His music: when I listen to lesser composers; Mozart, Haydn, and such like, I hear music for the sake of music. When I listen to the later works of Bruckner I do not so much hear the music but am immersed in the atmosphere it creates. The music is still there, of course, and expertly arranged, but it is no longer the sole purpose but only a means to an end. I am so glad that he was dogged enough not to "write in a different way".  Like: but men spoke from God as they were moved by the Holy Spirit.

I once heard a visiting preacher pooh-pooh a man in his home congregation who associated the uplifting found in music with experience of God. First it grated on me that he should shun a brother publically. Second, I am not at all sure that he was right. The purpose of Christian praise is to lift the participators into a recognition of the greatness of God. Like a telescope makes a distant object appear larger and brighter but does not actually change the object. Could not performing appropriate absolute music just as well be praise? I imagine there were no words When the morning stars sang together, and all the sons of God shouted for joy.  Sometimes words are cheap and inadequate but music can be sublime.

This post has taken several weeks to write and I am still unsure whether I have made my point clearly enough. The lie I think I have lived is not some objective "God is dead" but is inside me. It feels as though I am finally waking up and my former life has been but a dream. I wake and grope around in the semi-darkness and wonder: where am I, who am I, what am I doing here? Movies have used this idea and gradually little clues suggest a previous existance. Yes, I was alive back then, but I didn't understand, and I am not sure I understand any better now.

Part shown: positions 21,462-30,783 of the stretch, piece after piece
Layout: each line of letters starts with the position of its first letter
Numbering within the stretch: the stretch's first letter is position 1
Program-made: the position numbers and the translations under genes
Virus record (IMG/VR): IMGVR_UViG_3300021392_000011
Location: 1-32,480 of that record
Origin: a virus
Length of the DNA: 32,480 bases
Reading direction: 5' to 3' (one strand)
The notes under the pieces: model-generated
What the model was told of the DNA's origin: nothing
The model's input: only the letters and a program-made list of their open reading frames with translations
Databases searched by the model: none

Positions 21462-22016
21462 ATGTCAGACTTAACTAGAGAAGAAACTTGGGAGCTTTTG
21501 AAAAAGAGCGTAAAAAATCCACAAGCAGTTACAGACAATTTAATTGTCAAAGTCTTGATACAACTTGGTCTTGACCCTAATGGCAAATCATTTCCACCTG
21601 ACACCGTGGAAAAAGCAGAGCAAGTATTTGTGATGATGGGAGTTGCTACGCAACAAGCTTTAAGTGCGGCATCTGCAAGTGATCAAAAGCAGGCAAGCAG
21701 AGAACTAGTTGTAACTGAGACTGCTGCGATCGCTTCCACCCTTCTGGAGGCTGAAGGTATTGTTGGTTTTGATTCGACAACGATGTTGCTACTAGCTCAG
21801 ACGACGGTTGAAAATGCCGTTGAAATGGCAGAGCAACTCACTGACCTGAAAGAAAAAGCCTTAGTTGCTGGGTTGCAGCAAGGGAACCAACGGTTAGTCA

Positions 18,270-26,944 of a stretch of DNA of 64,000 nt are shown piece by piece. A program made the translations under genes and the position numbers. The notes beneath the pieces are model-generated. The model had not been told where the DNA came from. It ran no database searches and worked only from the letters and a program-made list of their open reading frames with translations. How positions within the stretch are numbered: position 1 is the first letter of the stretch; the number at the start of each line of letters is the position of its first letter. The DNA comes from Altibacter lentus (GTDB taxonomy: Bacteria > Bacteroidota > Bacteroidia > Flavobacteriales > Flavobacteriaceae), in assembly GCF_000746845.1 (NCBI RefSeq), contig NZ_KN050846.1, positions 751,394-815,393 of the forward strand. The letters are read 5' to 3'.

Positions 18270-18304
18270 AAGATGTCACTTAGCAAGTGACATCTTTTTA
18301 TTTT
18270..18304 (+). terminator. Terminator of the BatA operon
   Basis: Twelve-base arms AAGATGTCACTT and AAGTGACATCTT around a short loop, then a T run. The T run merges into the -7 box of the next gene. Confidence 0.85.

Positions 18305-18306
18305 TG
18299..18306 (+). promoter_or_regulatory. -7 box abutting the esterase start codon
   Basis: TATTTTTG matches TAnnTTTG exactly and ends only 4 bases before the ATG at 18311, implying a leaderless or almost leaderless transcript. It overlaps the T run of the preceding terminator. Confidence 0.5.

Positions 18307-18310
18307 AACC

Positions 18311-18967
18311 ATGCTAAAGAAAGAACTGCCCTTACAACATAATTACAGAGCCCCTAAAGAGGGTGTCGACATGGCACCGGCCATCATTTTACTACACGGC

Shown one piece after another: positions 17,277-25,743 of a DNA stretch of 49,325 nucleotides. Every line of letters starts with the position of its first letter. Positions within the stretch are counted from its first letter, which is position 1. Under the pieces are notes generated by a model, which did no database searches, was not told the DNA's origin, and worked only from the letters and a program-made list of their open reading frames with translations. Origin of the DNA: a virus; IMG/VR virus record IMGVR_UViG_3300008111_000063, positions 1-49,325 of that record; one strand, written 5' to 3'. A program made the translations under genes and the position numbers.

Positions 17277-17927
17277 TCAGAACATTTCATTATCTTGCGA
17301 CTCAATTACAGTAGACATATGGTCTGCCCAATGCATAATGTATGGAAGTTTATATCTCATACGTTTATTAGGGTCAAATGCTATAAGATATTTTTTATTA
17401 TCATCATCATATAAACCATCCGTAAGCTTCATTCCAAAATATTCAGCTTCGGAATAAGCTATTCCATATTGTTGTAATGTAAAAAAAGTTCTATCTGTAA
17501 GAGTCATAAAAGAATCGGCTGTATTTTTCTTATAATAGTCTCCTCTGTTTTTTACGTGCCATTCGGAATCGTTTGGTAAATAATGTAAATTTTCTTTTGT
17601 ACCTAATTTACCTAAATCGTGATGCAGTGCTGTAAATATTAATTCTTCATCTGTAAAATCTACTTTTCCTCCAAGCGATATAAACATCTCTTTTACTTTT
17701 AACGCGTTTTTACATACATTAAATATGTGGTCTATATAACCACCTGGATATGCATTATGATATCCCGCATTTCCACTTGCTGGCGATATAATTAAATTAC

When I look at heaven
And the works of Your hands
How is it Father
You are mindful of man?

Your loving kindness
Simply amazes me
Simply amazes me

When I look at Jesus
And the marks on His hands
How is it Father
You are mindful of man?

A note on faith
Abraham, we are told, was the father of faith. He believed God and God counted it to him as righteousness. But his faith also led him to do some dumb things like the conception and disposal of Ishmael (though God blessed him). Based on this I suppose that when we act on what we genuinely but mistakenly think is a word from God, it is sort of divinely overlooked or at least side stepped - because it was, after all, an act of faith on our part. This idea is similar to the case of Emeth.


Journey's End

I watched Journey's End on Netflix the other evening. For those of you who have not seen it, one review summarises: Led by young officer Stanhope, whose mental health is rapidly disintegrating, a group of British soldiers await their fate in an Aisne dugout during the end of World War I. It is grueling but worthwhile if the aim is, as was mine, to experience in some small way what atrocities people had to endure to guarantee the freedom we now enjoy. And, besides, it stars Asa Butterfield whose performance I so appreciated in Hugo.

Lest we forget.


Long Dublin run

Whilst Sarah and the kids did Imaginosity, I took off to the sea, barefoot of course. It occurred to me on the way back, cold, wet, hungry and worn out, that I might have used my newly acquired free-travel card and investigated the green Luas tram line.

My track: 11.7 miles, average speed moving 6.34 mph